Held in the multi-purpose room of Santa Clarita Elementary School, dozens of Saugus Union School District site administrators and faculty gave board members a crash course in the data about their respective campuses.
The purpose, according to SUSD Superintendent Colleen Hawkins, was a changeup from previous models where the board received site reports from staff over the course of a few months’ worth of meetings.
The board, Hawkins said, could learn about the data in a workshop style session that allowed staff and the trustee to interact and exchange questions, comments and concerns with one another.
“This is an opportunity for us to come together as a group and really talk about the data,” said Hawkins.
The format, as it was set up on Tuesday night, had the five SUSD board members sitting down at groups of tables with the staff and administrators of three school sites each, one from within their trusteeship and two outside of that.
The board members each sat and listened to the presentations, with school site staff working through a set list of similar topics specific to their school site such as student engagement, state test scores and parent involvement.
For instance, Laura Arrowsmith, SUSD trustee for Area 2, heard from James Foster Elementary on things such as their 95.7% attendance rate, how 96.6% of parents that responded to a school site survey calling the school either outstanding or good.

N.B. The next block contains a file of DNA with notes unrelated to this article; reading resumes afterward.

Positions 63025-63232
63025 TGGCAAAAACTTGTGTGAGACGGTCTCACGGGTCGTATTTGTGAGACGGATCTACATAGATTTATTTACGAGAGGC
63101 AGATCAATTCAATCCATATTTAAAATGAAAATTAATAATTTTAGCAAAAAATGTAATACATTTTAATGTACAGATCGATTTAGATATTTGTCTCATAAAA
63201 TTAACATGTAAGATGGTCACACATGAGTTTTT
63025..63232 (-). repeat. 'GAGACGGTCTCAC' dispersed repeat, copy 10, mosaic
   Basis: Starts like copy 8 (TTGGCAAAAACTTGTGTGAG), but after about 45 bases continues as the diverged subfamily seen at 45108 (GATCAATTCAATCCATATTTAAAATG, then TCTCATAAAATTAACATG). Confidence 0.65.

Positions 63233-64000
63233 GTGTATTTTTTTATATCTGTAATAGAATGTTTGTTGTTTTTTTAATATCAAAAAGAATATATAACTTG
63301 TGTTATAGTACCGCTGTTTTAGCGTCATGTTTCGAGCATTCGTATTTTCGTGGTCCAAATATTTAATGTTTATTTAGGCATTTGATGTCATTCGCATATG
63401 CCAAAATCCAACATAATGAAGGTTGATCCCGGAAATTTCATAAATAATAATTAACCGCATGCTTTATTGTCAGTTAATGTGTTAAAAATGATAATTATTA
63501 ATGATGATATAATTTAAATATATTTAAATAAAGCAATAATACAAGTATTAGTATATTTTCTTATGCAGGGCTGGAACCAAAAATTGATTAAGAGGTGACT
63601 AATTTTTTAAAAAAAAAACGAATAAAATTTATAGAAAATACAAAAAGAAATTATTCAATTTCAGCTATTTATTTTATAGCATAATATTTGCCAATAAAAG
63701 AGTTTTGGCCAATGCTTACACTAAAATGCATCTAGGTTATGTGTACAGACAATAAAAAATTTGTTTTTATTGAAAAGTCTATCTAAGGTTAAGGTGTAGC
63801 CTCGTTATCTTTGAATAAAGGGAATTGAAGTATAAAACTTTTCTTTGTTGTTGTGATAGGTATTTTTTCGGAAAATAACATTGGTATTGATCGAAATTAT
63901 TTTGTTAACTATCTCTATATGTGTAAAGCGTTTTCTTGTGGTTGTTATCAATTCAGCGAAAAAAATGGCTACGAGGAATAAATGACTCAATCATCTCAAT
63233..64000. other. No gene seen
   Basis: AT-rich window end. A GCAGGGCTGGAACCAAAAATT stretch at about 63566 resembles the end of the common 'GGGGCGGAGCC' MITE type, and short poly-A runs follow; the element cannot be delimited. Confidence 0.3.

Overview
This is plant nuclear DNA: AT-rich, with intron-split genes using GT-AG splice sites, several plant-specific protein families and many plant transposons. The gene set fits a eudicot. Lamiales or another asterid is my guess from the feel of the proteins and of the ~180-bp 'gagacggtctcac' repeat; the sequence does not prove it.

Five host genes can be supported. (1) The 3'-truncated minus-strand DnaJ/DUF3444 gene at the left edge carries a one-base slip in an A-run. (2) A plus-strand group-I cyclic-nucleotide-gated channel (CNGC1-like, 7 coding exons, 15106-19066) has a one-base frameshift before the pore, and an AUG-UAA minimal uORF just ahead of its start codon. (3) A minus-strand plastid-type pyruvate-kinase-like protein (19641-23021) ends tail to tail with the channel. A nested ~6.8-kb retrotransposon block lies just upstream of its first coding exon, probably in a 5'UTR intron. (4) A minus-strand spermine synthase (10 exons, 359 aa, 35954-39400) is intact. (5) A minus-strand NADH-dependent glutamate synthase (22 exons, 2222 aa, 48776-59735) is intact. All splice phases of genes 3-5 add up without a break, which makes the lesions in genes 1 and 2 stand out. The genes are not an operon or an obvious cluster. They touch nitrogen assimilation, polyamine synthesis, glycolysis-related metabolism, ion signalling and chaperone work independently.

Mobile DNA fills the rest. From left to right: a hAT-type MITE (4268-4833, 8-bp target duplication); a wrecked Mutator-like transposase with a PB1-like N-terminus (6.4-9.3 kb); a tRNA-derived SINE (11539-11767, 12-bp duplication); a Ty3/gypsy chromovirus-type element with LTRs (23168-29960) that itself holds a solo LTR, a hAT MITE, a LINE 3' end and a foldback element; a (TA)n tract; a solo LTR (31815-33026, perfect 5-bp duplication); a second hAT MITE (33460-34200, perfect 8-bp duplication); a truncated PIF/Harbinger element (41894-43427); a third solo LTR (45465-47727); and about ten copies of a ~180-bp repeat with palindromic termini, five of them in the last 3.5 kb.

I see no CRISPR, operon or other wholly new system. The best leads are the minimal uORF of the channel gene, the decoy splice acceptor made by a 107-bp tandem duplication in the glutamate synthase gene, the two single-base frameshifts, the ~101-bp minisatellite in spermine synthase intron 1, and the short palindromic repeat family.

Arrowsmith heard directly from school site staff how James Foster saw slight declines in state testing scores for math in the 3rd, 4th and 6th grades between 2018 and 2019, and the overall school test scores did not change from last year with 51% of all grade levels meeting/exceeding standards by grade level.
However, Arrowsmith also heard not only how the school is working to ensure that for the 2019-20 state tests they see an increase, but how Arrowsmith as a board member can assist.
James Foster staff said they are using new programs to support their students in both math and english language arts, bringing in instructional assistants to help aid students in smaller groups, increasing math fluency at earlier grades, in addition to a number of other supportive programs.
Each school shared what they struggled with that year, what they excelled at, and what they’re preparing for, or already practicing, to improve the 2019-20 school year. And each board member heard them out.
“Every site has its strengths and areas of growth,” said SUSD Board President Julie Olsen. “What I am looking at is the collaboration and the exchange of best practices and ways to really lift one another up.”
Overall each school gave a presentation on their mission statement, student enrollment, student engagement, school culture, student achievement/supports in both mathematics and english language arts, positive behaviors, interventions and supports and professional learning communities.
At the end of the presentations, faculty, teachers and board members each participated in an exercise that asked them to write down what they believe needs to change this year to have a better impact on student achievement as well as any suggested changes to the Local Control and Accountability Plan for the district.
Those suggestions are scheduled to be shared by Hawkins at a future board meeting.